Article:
Indoor Things to Do in Seattle with Kids

If you’re looking for indoor activities or for something to do on a rainy day, there’s plenty to do indoors in Seattle with kids.

Seattle Aquarium

visiting the Seattle aquarium with kids

The Seattle Aquarium is top-notch. We’ve visited many aquariums over the years, and this one is definitely towards the top of the list. Like many attractions nowadays, tickets are timed, and plan-ahead pricing is available, so make sure to book in advance. The aquarium is regularly open from 930am-6pm, but the last entry is at 5pm – and honestly, you need more than an hour to fully explore, so I recommend getting there no later than 3pm!

things to do in Seattle with kids

Ellie was completely fascinated by the Crashing Waves exhibit. Every 60 seconds, a wave comes through, and you can see how all of the fish and sea life that live in the intertidal zone react to the waves. It’s such a neat exhibit and one I’ve never seen before in another aquarium.

Seattle aquarium touch tanks

And the Life on the Edge touch tanks were phenomenal. So many different things to touch, and the naturalist staff was engaged and informative. We spent close to an hour learning about tide pool life and touching the anemones, sea urchins, and other tidepool inhabitants.

Seattle aquarium with kids underwater dome

But perhaps my favorite part of the Seattle Aquarium was the giant underwater dome. Lots of aquariums have tunnels that you can move through on a moving walkway, but this giant dome has benches on the perimeter so that you can just sit and take in the view of the Puget Sound sea life (including salmon, sharks, sturgeon, and rockfish) swimming all around you.

Museum of Flight

The Museum of Flight is the largest independent, nonprofit air and space museum in the world and brings the history of flight to life. We didn’t have time to visit when we were in Seattle, but it is absolutely a worthwhile stop, from what I’ve heard. Tickets are available online or on a walk-up basis, and docent-led tours and premium experiences are available. Plus, they participate in the ASTC Travel Passport Program, so you can get free admission if you’re a member at your local science center.

Museum of Pop Culture

The Museum of Pop Culture definitely deserves a few hours when you’re exploring Seattle, especially if you’re visiting with teens. I will say that Ellie was a bit bored, and the exhibits didn’t hold her attention very well, but the older kids all really enjoyed this museum. Tickets are timed and there are discounts for buying in advance, so make sure to do that if you’re interested in checking out MoPOP. They also have special exhibitions that require an additional ticket. Currently, their special exhibit is “Heroes & Villains: The Art of the Disney Costume” and includes original costumes worn in many popular Disney features.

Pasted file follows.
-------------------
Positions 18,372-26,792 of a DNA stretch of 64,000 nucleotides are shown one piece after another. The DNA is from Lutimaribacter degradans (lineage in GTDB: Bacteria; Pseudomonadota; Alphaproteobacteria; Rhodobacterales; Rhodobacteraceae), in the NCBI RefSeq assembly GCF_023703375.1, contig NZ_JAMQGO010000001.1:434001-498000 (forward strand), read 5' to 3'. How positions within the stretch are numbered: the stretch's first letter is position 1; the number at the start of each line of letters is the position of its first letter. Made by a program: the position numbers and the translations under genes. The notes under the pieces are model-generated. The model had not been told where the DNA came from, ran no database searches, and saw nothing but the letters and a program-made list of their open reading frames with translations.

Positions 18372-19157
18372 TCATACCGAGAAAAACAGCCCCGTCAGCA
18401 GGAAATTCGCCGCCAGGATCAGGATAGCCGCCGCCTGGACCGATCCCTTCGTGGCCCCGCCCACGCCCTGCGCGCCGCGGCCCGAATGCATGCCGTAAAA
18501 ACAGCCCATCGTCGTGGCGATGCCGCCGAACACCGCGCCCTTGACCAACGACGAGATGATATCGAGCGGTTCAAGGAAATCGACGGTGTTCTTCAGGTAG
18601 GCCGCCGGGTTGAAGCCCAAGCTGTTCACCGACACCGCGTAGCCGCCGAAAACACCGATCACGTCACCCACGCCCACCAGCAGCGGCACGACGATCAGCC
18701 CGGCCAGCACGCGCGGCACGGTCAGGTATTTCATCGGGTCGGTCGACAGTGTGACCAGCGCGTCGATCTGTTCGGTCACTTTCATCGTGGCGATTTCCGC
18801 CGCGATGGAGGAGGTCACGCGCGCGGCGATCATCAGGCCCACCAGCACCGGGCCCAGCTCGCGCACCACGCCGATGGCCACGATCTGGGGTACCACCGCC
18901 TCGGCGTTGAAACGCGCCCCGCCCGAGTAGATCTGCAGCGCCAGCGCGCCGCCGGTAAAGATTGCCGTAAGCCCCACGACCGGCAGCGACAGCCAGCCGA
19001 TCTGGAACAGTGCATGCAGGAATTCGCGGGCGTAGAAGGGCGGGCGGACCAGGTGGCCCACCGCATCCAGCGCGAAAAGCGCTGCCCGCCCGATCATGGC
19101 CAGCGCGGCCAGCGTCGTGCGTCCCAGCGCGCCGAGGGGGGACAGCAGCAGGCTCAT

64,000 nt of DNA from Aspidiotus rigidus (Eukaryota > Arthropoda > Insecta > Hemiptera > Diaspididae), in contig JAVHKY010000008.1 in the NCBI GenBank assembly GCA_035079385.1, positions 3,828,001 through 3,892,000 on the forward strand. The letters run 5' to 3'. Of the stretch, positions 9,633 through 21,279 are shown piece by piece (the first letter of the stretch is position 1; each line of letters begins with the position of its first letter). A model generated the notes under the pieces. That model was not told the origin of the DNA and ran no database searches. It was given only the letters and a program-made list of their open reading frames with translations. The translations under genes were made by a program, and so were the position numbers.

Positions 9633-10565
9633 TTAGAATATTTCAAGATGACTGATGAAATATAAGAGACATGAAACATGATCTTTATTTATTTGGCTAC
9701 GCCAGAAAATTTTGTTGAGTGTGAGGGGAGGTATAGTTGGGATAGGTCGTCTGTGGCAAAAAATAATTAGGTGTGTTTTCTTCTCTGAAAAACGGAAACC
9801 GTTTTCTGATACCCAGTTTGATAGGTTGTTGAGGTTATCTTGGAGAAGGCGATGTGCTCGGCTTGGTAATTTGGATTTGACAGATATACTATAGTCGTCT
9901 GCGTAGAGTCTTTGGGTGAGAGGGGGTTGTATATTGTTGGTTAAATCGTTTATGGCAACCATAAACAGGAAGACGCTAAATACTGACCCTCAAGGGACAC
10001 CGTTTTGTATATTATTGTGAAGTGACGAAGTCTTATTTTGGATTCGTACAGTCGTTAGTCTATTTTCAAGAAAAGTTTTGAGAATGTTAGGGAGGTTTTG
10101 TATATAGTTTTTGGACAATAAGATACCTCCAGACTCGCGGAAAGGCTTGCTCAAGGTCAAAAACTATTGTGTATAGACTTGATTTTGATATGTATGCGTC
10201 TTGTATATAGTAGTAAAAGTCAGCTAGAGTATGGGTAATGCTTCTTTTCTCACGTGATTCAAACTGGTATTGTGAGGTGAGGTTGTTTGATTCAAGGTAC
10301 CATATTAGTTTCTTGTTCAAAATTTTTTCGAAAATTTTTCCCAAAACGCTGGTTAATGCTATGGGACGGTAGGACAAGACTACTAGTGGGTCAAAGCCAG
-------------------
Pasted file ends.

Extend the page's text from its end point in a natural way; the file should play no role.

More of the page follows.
Wings Over Washington 4D Ride

Wings over Washington flying ride must-do in Seattle

Located on Pier 57, the Wings Over Washington 4D Ride is very similar to Soarin’ at Disney World/Disney’s California Adventure. The flying theater ride takes you all over the state of Washington on an incredible aerial journey, though the journey is relatively short. You can purchase tickets online or in-person, and it’s right next to the Seattle Great Wheel (the tallest Ferris wheel on the West coast!) so you could do them at the same time if you’re interested.

Space Needle

We didn’t have the chance to visit the Space Needle on this trip but for many people, visiting this Seattle icon is a must to do in the city. Standing 605 feet tall, the Space Needle was built in 1962 for the World’s Fair and offers unsurpassed views of Seattle and the Puget Sound through floor-to-ceiling windows and an outdoor observation deck. Tickets are timed so make sure to purchase in advance if you want your choice of times. And I highly recommend getting the combo Space Needle + Chihuly Garden and Glass exhibit tickets so that you can see both while you’re in town.

Where to Eat in Seattle with Kids

Seattle is a foodie paradise, and while there are MANY places to choose from and MANY that we did not have time to try, these were our favorites.

The Crab Pot

Sourdough and clam chowder where to eat in Seattle

Located on Pier 57, The Crab Pot is an easy stop if you’re in the area visiting the Seattle Aquarium or the Seattle Great Wheel. We started with the sourdough loaf and clam chowder, and both were delicious.

where to eat in seattle crab

These two fellas opted to split a pound of crab legs + red potatoes and corn on the cob, along with crab-stuffed salmon. Let me tell you; it was allllll delightful! Honestly, everyone at our table thoroughly enjoyed what they ordered. Happy faces and full bellies all around!

First Starbucks

outside the first Starbucks Pike Place Market

If you’re a coffee lover you can’t miss the first Starbucks, located in Pike Place Market. We waited in line for over an hour(!) for the chance to go inside, buy some exclusive merchandise, and get drinks from the first Starbucks.

kids inside the first Starbucks Pike Place Market Seattle